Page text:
Monday, July 22, 2024

It’s fresh fruit season - time for a peach cobbler


Last month, I needed to make a dessert for a potluck. I had recently purchased an entire box of locally grown peaches from a lady who goes to our church. The fresh fruit was marvelous, but I needed to use the rest of them quickly. One peachy possibility for the potluck was a peach pie. However, I didn’t want to mess with making the crust for a peach pie, so I considered making a cobbler instead.
My family made fruit cobbler using a drop biscuit recipe. Unlike regular biscuits, drop biscuits have more liquid in the dough. Instead of rolling out the dough and cutting out circles for each biscuit, you scoop up the raw dough and “drop” it onto a baking sheet.
My grandmother had always made cobbler by dropping scoops of drop biscuit dough onto the fruit filling and baking it.
I scoured my cookbooks for a recipe for “peach cobbler." One recipe used canned peaches. No, thank you. I had fresh, ripe, delicious peaches, and I wanted the fruit to shine.
In 1985, while living in a small farming community just outside Dayton, Ohio, I purchased a copy of the Discover Dayton Cookbook. This cookbook was one of the main fundraising projects of the Junior League organization of Dayton, Ohio.
When moving back to Washington State in 1990, I gave away a lot of cookbooks but kept that one because it contained delicious regional recipes unique to the greater Dayton area, where my husband grew up.
I found a recipe for peach cobbler in the index of my dogeared Discover Dayton cookbook. Titled Five Generation Peach Cobbler, it was submitted by Mrs. George L. Word (Paige Early). Her introduction described it as “a luscious standby” that “contributes to the happiness, health, and longevity of our family.” That sounded intriguing.
Her recipe included a peach filling with sliced peaches sprinkled with flour, sugar, and cinnamon. The crust was more complicated. Instead of islands of biscuit dough with peaches peeking through, the recipe required you to cut the shortening into the flour, just like a pie crust, then roll it out. Hmmm…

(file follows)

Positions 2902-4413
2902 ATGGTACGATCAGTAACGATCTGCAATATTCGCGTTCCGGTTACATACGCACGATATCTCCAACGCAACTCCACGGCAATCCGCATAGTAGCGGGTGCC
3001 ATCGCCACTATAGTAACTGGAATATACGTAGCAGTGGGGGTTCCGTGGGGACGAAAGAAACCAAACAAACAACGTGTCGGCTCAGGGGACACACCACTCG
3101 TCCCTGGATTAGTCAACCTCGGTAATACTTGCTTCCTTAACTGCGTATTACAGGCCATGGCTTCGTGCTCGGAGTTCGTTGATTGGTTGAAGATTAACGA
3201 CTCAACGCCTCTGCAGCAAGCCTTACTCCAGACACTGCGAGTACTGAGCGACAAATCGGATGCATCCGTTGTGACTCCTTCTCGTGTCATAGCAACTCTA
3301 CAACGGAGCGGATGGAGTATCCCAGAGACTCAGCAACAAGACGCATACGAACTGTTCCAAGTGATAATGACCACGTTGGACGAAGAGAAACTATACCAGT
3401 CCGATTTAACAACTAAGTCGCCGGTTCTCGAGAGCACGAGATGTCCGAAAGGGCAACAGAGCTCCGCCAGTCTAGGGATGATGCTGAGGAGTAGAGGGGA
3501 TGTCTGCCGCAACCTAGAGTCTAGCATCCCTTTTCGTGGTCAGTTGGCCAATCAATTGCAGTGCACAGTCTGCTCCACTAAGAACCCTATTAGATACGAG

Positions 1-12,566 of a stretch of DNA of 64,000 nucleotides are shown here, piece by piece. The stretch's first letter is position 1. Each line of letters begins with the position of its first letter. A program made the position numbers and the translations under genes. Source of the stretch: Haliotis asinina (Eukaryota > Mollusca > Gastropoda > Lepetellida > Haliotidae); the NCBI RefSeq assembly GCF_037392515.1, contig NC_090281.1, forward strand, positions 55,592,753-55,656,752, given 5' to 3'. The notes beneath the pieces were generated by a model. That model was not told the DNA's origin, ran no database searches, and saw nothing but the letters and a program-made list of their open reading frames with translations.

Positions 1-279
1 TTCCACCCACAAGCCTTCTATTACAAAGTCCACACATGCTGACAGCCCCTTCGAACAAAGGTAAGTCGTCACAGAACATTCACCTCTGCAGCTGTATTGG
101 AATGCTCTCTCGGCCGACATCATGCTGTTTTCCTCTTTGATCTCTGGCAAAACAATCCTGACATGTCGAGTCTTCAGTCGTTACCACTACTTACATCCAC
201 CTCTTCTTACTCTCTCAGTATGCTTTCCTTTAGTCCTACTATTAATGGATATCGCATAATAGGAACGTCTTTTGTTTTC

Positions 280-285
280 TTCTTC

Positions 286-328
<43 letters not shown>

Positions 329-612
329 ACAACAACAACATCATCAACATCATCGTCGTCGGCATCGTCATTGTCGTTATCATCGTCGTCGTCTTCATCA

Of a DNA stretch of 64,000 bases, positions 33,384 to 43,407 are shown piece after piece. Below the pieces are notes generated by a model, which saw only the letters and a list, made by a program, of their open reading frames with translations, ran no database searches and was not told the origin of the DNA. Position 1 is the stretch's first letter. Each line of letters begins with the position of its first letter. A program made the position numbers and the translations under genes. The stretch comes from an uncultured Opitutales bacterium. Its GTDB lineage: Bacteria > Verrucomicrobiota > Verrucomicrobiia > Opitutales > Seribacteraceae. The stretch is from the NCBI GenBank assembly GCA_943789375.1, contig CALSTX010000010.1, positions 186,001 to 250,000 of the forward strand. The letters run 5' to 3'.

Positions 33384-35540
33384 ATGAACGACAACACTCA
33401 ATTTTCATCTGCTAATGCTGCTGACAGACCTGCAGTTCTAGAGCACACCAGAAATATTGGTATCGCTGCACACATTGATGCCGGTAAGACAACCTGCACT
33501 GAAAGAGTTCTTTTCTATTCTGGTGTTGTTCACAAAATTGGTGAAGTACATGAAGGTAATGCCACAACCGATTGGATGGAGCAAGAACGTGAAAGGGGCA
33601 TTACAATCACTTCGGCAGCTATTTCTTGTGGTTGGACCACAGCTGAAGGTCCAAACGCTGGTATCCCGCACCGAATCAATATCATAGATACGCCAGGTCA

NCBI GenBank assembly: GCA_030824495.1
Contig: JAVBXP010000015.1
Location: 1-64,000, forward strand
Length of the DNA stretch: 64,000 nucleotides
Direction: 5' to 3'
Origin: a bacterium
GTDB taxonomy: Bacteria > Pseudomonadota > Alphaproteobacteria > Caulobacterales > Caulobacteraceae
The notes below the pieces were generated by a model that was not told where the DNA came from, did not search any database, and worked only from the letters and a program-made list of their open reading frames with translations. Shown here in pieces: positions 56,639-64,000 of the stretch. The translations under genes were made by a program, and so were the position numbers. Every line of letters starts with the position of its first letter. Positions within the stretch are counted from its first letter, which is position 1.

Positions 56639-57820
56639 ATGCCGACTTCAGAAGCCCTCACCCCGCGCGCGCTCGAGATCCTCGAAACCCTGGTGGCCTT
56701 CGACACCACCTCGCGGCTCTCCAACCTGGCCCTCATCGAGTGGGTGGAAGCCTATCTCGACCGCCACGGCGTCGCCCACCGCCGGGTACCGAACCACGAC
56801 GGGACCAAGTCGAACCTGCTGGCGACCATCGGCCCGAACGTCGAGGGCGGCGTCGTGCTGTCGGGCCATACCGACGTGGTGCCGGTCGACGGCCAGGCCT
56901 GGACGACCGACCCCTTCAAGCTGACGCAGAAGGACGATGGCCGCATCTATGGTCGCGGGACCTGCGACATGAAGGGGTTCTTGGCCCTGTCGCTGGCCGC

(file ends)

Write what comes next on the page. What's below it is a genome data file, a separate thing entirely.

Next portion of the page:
Because of the crust, it took longer than I expected to make and bake the cobbler, making my husband and I late for the potluck. My peach cobbler was placed at the very end of the dessert table, behind 2 other peach desserts.
Then an odd thing happened. A couple of men served themselves a small piece of my cobbler, then, a few minutes later, they returned to collect a second piece of my dessert. One guy returned for a THIRD helping. What was going on?
I had my answer when I brought the leftover half of the cobbler home with me and tried a bite.
Oh, my. WOW. Best cobbler EVER!
You might be wondering what made it so good. Was it the ripe peaches, or was it the crust? Probably some of both. It’s definitely worth the extra effort of making the rolled crust. Enjoy!

5 cups fresh peaches, peeled, pitted, and sliced
3 tablespoons flour
1¼  cups sugar
1 teaspoon cinnamon
4 tablespoons butter
Slice peaches into a heavy, greased baking dish, approximately 9 inches around and 3 inches deep. (I used an 11 x 7-inch rectangular glass baking dish that was 2 inches deep. It worked just fine.)
Mix together flour, sugar, and cinnamon, and sprinkle over peaches. Dot with butter.
1 cup flour
½ teaspoon salt
2 teaspoons baking powder
1 tablespoon sugar
1/3 cup shortening.
(I used butter.)
1/3 cup milk
Sift together dry ingredients. Cut in shortening until mixture resembles coarse corn meal. Pour milk in all at once, and stir with a fork. Roll dough out on a floured board until it is the size of the baking dish – it will be ¼ to ½ inch thick. Place crust on top of peaches. (I rolled my crust onto a rectangular cutting board instead of on the counter, then flipped it over into the baking dish.) Bake in a preheated 425 oven for about 30 minutes. YIELD: 6 to 8 servings.
This recipe is from the Discover Dayton Cookbook, 1984 edition, submitted by Mrs. George L. Word (Paige Early). Many thanks to Paige and the Junior League of Dayton, Ohio.

Dr. Louise Achey, Doctor of Pharmacy, is a 43-year veteran of pharmacology and the author of Why Dogs Can’t Eat Chocolate: How Medicines Work and How YOU Can Take Them Safely. Get clear answers to your medication questions at her website and blog ©2022 Louise Achey



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